Current Treatment Options in Psychiatry

, Volume 5, Issue 1, pp 129–140 | Cite as

Psychosocial Treatment of Irritability in Youth

  • Katharina Kircanski
  • Michal E. Clayton
  • Ellen Leibenluft
  • Melissa A. Brotman
Child and Adolescent Psychiatry (M Brotman, Section Editor)
Part of the following topical collections:
  1. Topical Collection on Child and Adolescent Psychiatry


Purpose of review

Chronic, severe irritability is a common presenting problem in children and adolescents. Disruptive mood dysregulation disorder (DMDD) was added to the DSM-5 in recognition of this public health need. Currently, there are no well-established, evidence-based pharmacological or psychosocial treatments specifically for DMDD. Here, we focus on psychosocial interventions. In addition to reviewing published research, we present preliminary, open trial data on a novel exposure-based cognitive-behavioral therapy (CBT) targeting severe irritability, as is present in DMDD.

Recent findings

In the published literature, parent management training (PMT) comprises parent-based interventions designed to treat youth disruptive behavior. Child-based interventions for disruptive behavior include CBT focused on social cognition and problem-solving. Based on identified treatment gaps for severe irritability in children and adolescents, novel psychosocial interventions are being developed. We have developed a CBT for severe irritability that integrates exposure techniques, drawn from anxiety treatment, with selected PMT techniques. Data from an open pilot trial (N = 10) suggest feasibility.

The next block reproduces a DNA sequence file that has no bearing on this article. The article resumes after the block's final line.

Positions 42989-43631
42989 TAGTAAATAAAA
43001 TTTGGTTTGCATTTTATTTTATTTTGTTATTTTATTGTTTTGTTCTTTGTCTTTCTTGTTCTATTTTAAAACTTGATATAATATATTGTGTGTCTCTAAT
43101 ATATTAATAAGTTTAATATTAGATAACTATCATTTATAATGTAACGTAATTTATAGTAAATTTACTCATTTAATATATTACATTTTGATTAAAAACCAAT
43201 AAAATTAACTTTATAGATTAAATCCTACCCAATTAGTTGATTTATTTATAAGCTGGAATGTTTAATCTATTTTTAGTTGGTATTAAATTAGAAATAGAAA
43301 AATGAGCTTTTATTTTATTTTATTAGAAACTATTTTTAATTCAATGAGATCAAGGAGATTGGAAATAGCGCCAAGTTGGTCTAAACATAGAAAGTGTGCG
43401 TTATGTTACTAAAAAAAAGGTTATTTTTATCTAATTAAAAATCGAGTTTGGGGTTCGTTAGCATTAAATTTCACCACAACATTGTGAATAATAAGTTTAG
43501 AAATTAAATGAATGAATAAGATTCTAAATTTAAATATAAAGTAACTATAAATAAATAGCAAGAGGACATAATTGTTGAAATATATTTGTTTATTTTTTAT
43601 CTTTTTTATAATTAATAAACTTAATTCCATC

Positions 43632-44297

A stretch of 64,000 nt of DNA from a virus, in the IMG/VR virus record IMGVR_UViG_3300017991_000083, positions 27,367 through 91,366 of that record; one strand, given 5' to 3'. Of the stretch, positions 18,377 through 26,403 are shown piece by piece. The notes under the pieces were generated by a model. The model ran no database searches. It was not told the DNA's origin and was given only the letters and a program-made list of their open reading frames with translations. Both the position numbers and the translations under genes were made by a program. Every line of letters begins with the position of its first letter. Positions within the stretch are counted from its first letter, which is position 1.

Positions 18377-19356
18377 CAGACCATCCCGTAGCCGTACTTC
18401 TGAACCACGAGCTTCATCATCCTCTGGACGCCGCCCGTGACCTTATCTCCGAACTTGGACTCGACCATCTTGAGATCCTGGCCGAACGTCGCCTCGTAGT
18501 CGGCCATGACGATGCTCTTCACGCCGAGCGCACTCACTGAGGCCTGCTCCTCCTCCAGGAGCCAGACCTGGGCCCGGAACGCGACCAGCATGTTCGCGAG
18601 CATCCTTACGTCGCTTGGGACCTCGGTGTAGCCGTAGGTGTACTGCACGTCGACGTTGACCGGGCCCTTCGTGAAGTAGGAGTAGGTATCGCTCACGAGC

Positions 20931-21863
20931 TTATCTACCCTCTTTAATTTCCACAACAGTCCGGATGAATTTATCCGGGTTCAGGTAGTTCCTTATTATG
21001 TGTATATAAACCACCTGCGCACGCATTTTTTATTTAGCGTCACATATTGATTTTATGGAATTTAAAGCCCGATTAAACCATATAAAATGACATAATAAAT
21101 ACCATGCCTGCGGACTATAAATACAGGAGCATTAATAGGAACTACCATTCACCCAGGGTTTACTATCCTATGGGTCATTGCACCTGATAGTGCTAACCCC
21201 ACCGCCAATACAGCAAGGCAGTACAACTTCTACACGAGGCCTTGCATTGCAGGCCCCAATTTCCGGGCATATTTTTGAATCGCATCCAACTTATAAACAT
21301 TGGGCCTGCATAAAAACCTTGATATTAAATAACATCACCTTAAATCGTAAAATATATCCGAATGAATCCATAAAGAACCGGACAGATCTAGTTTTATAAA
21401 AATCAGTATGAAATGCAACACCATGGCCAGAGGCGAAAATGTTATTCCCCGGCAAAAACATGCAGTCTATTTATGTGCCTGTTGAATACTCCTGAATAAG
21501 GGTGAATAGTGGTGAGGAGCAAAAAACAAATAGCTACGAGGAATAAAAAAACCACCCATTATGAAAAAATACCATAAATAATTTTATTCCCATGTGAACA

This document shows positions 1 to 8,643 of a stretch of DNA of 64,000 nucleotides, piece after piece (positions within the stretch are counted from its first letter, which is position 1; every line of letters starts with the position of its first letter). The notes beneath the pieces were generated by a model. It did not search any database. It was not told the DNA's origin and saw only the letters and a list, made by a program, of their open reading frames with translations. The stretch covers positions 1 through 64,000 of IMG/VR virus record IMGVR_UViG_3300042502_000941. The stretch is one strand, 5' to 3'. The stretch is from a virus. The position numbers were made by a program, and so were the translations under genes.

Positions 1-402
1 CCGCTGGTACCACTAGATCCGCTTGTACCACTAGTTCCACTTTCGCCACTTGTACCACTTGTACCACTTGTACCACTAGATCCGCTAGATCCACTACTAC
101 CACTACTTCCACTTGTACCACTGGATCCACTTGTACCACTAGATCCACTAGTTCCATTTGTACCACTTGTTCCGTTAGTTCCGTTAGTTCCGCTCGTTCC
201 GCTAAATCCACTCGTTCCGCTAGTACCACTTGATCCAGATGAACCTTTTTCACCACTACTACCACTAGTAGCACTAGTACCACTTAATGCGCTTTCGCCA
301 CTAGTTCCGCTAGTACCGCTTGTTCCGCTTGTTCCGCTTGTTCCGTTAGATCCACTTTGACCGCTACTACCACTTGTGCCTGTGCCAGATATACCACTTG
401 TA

Promising psychosocial treatments are being developed for DMDD. Future directions include testing these new therapies against extant interventions. Increased research on the biological and psychological mechanisms mediating irritability will further bridge the treatment gap for youth and families.


Irritability Disruptive mood dysregulation disorder Cognitive-behavioral therapy Exposure Parent management training 


Funding information

The authors’ research is supported by the National Institute of Mental Health (NIMH) Intramural Research Program (ZIAMH002786–15, ZIAMH002778–17), conducted under NIH Clinical Study Protocols 15-M-0182 ( identifier: NCT02531893), 02-M-0021 ( identifier: NCT00025935), and 00-M-0198 ( identifier: NCT00006177).

Compliance with ethical standards

Conflict of Interest

The authors declare that they have no conflict of interest.

Human and Animal Rights

All reported studies/experiments with human or animal subjects performed by the authors have been previously published and complied with all applicable ethical standards (including the Helsinki declaration and its amendments, institutional/national research committee standards, and international/national/institutional guidelines).

References and Recommended Reading

Papers of particular interest, published recently, have been highlighted as: • Of importance •• Of major importance.

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Copyright information

© This is a U.S. government work and its text is not subject to copyright protection in the United States; however, its text may be subject to foreign copyright protection 2018

Authors and Affiliations

  • Katharina Kircanski
    • 1
  • Michal E. Clayton
    • 1
  • Ellen Leibenluft
    • 1
  • Melissa A. Brotman
    • 1
  1. 1.Emotion and Development BranchNational Institute of Mental HealthBethesdaUSA

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